Shortly after the anniversary of the 2013 fertilizer plant explosion that killed 15 people, wounded 226, and upended a large portion of the small town of West, Texas, the U.S. Chemical Safety Board said the incident was preventable and that it resulted from the failure of a company to take the necessary steps to avert it.
The explosion at the West Fertilizer Company storage and distribution facility was caused by ammonium nitrate. There are dozens of facilities across Texas storing that same chemical in large quantities. In the year since the explosion the Texas government has only made one change to laws surrounding chemical disclosure and safety: restricting publicly available information regarding the location of these chemicals.
In May, after the Chemical Safety Board report came out, Texas Attorney General Greg Abbott ruled that government entities can withhold the locations of dangerous chemicals listed in state records (Tier II reports) to protect the public from terrorism or other threats. Abbott, a far-right Republican who is the leading candidate for Governor in Texas, then said that people can identify such facilities with a “drive around” their neighborhoods, and that they can find out about the chemicals by asking the companies via letter or email. He originally said they could just walk up and ask, but had to backtrack after remembering those facilities were on private property.
The statements set off a firestorm, and Abbott was forced to concede that this method of inquiry was burdensome, but that he still considered the change in law a “win-win.”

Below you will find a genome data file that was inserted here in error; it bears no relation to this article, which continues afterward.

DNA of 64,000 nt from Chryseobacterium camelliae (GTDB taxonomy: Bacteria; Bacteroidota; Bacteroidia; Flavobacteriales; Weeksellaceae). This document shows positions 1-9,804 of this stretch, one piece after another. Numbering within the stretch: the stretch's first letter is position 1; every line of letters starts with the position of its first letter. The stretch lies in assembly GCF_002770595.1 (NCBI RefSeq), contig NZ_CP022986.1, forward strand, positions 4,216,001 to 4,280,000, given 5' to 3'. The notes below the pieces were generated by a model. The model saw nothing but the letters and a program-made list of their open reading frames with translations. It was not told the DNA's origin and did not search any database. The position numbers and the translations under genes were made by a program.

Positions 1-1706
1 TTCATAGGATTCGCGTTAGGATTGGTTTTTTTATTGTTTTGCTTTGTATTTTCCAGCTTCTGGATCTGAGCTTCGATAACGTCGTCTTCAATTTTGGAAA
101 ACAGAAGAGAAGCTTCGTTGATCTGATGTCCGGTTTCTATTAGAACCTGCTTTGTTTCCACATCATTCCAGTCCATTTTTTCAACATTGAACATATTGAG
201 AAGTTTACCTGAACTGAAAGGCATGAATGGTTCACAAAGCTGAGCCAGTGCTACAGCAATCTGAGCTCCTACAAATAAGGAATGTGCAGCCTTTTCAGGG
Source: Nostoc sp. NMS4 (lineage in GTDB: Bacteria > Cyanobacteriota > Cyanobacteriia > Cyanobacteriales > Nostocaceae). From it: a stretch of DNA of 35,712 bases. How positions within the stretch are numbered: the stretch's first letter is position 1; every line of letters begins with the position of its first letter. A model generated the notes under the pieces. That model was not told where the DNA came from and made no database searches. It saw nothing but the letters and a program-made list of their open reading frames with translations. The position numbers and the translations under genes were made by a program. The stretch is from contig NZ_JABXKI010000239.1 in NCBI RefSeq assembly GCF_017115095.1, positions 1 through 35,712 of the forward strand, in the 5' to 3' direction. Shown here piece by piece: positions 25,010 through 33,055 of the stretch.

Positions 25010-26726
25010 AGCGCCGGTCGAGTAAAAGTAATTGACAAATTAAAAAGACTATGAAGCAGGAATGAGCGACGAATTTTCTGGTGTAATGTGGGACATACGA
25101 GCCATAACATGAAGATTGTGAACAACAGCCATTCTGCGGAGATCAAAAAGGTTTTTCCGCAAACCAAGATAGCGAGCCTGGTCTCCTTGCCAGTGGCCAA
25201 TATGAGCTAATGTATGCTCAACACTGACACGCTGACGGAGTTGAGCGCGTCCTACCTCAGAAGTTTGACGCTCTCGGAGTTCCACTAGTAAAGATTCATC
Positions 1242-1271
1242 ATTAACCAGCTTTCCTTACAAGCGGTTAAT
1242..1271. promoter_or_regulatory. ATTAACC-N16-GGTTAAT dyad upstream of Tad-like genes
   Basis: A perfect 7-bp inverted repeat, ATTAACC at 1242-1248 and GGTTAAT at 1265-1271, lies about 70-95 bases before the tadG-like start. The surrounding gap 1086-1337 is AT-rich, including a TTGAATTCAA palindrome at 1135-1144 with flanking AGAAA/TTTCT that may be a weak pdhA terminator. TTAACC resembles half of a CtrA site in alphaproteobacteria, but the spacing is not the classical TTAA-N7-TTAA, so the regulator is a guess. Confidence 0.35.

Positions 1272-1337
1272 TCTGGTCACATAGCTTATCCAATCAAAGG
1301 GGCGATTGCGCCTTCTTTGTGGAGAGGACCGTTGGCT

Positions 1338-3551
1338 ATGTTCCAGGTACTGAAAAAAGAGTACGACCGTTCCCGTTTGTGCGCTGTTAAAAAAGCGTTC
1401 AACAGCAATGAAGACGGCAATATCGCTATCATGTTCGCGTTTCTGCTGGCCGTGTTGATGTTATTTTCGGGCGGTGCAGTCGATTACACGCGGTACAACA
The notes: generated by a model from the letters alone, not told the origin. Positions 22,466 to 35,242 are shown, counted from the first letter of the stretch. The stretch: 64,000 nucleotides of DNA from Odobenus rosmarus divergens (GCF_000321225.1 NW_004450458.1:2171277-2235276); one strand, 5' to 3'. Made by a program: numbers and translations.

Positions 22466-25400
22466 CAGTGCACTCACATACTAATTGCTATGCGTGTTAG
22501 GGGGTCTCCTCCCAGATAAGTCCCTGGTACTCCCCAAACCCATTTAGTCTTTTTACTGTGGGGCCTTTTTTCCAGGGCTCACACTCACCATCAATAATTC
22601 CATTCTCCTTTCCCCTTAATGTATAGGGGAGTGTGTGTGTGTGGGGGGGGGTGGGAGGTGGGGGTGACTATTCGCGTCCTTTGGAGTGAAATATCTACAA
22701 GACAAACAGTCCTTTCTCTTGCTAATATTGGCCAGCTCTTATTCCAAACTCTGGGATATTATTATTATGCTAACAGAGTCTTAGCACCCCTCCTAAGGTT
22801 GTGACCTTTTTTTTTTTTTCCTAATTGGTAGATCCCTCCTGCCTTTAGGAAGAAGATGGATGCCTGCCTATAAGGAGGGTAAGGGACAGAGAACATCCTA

University of Texas at Austin journalism professor and author of several books about Texas, including City on Fire: The Explosion That Devastated A Texas Town and Ignited A Historic Legal Battle told ThinkProgress that Abbott is following in the footsteps of current Gov. Rick Perry in putting the demands of big oil and chemical operations ahead of long-range societal problems in addressing the “so-called Texas Economic Miracle:”
I don’t believe Greg Abbott is waking up every morning like Mr. Burns in The Simpsons, rubbing his hands together and saying ‘How do we screw over the little people today?’ But he is slavishly committed to a regrettable Texas tradition: Putting unbridled faith in oil and chemical companies to do the right thing. To self-regulate.
Minutaglio said a similar occurrence to what happened in West, Texas actually also happened in Texas in 1947 during the greatest manmade disaster in American history — The Texas City Disaster — in which tons of ammonium nitrate exploded and killed close to 600 people.
“There is a price to pay when oversight and transparency are not willingly given to those hard-working military veterans, farmers, teachers and firemen,” he said. “Somehow, it was decided in Texas, there are things that the ordinary people need not know.”
CREDIT: AP/Tony Gutierrez
In reporting on Abbott’s decision, the Dallas Morning News wrote that “the fact that Abbott has taken thousands of dollars from political donors related to Koch Industries, a multinational corporation with extensive chemical interests, creates particularly noxious ‘optics’ for the Republican attorney general in his campaign for governor.”